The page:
As a kid: I loved weather. Its been that way since I was very young. I remember days when we would watch Harold Taft, the chief meteorologist at NBC 5 explaining what was on his live radar. We had a few close calls, resulting in me sleeping in the bathtub on some extreme occasions. I did the usual weather weenie things, taped specials on severe weather, events happening on TWC, and local things that occurred in the DFW area. I loved science so I wanted to be a volcanologist or meteorologist, giving that I was closer to storms then I was a volcano/earthquake, I chose meteorology.
I got my first camera when I was in the third grade and took a lot of pictures of severe weather and tape-recorded the sounds they made. Every time I had to write a research paper, it was on severe weather. I then got my first camcorder when I was in the eighth grade and I video taped my first supercell in the ninth grade (1992), and it was the most magnificent storm structure I have ever seen as we caught the back side of the supercell. I also taped some gorgeous mammatus clouds forming during sunset.
When I got my car in the tenth grade, I began going after these storms. Most were not very successful because I didnt know what to look for. After I graduated, I went to a junior college and was planning on majoring in meteorology. Thats when I visited the National Weather Service Forecast Office in Ft. Worth. They told me about the huge amounts of weather information on the Internet. So I bought a computer and started to explore the web. It took about five months of reading every paper or article in the SPC, NSSL, Storm Track, Weather Net, and other homepages.
By then it was fall and I went back to the NWS to do research on severe weather. I purchased text books, weather map books and really got interested in forecasting as well as chasing. I also began purchasing all the weather toys I wanted as a kid, finding different ways of mounting them on my vehicle.
Currently: I'm student at Oklahoma University in pursue of my B.S., then maybe my Masters and then dreams of going as far as to get a Ph.D. in Meteorology. I'm also a forecaster for the Oklahoma Weather Lab on occasion, depending on how much time I have to spare each semester. I'm a member of the American Meteorological Society (AMS) where I receive three of their journals. I'm also a member of the OU Student Chapter of the American Meteorological Society (OUSCAMS). I also recently got my ham radio's license to aid in the communication with my fellow chase partners and for storm spotting when I'm out in the field. I'm KD5HPZ.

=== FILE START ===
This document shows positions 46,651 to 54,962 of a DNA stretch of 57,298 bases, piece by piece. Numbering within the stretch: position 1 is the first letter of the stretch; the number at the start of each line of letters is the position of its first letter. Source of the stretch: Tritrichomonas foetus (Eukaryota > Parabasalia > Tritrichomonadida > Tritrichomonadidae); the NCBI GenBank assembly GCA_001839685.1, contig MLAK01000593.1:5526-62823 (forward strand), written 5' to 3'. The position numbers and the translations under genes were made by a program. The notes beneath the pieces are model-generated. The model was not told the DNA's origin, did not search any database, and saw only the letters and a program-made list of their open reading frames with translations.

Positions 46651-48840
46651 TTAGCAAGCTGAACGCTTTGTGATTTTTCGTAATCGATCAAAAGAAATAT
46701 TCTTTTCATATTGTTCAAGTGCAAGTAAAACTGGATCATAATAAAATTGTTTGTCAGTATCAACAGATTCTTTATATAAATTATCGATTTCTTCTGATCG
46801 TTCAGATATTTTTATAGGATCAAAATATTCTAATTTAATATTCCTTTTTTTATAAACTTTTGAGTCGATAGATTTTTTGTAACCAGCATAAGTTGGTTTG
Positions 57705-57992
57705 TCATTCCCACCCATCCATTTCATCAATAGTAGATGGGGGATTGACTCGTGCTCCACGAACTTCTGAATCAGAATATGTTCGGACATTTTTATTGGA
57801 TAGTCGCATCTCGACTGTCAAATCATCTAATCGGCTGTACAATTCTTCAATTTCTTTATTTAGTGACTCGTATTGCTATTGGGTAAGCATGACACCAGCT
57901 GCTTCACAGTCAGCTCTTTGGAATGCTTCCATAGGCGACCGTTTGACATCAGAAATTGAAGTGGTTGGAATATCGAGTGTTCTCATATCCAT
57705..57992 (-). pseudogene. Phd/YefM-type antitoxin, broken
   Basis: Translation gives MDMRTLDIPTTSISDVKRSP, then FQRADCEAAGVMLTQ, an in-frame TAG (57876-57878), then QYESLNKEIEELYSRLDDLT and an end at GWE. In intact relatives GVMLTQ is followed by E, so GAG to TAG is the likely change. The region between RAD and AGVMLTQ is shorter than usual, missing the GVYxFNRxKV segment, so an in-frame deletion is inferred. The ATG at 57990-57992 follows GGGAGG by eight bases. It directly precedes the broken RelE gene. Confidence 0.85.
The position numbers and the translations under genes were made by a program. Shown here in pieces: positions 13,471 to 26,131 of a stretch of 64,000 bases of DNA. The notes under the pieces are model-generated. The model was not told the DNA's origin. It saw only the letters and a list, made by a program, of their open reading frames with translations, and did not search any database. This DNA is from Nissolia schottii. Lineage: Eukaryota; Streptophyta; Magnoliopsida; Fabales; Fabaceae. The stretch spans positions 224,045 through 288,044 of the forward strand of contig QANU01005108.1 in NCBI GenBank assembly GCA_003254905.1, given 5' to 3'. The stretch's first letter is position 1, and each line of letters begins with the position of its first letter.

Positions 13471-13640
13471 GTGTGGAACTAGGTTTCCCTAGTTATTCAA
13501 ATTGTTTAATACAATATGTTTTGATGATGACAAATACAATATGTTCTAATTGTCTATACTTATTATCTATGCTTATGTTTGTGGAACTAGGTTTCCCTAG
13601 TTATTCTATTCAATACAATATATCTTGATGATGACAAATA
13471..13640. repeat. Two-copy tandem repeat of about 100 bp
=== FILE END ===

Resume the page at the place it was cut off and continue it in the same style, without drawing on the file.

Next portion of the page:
Another growing interest of mine is photography. I LOVE photography! I purchase a decent camera for my freshman year of high school for photojournalism class. Its a Minolta 5000i. I just got another for Christmas with a lot more manual capabilities (Canon A2E with a Tameron II 28-200 lens). I love taking photo's of nature and especially weather. I also recently purchased a medium format camera. I use 35mm Provia for my Canon and medium format Provia for my new medium format camera. I'm planning on using this new camera a few times this year.
Storm Chasing: I began chasing in 1994, and did a lousy job of it. It wasn't until 1996 when I had more time and money to chase. I slowly began getting better at find the right storms. In this hobby, experience is a great lesson on storm chasing. Where have I chased, and where do I consider my domain of chasing storms? Like most, I'll crawl out of boundaries if things look too good to be true. But for the most part, I want to stick to an area outlined in blue on the map. Basically my domain is east of the Rockies, north of I-20 in Central Texas, and west of the heavy tree line. My ideal spot is an area with decent roads and no trees at all. So my favorite of choices would be between AMA and LBB on the Texas Caprock. The yellow colored states are states I've chased in. I average about 15 thousand miles, sometimes much more on certain years. Some chases are over a thousand miles all together, so mileage certainly adds up fast! I usually don't think twice about heading into Texas, New Mexico, Colorado, Kansas, or Nebraska. Anything further requires a trip up there the day before, or a few days of chases up there. For the most part I try to keep Norman my home, and heading out for 2-3 day excursions with breaks in-between systems. If I didn't have a family I'd be living up in North Dakota in July! Some of my most memorable events included May 25, 1999 incredible supercell event, May 3, 1999 tornado outbreak, October 4, 1998 supercell/tornado outbreak, and many extraordinary supercell days. I've always been plagued with the inability to shoot great video *and* shoot great slides at the same time. After seeing some of Doswell's slides on his chase highlights for 2000. I've decided to go strictly stills this upcoming season, and use the video when things are just right for only video. If you haven't experienced slide film on a gorgeous supercell day, then you are certainly missing out on something intense. I'd recommend going to a local place and purchasing one roll of 100 speed slide film and just trying it out. As some of my friends have said, "I'll never go back to prints."
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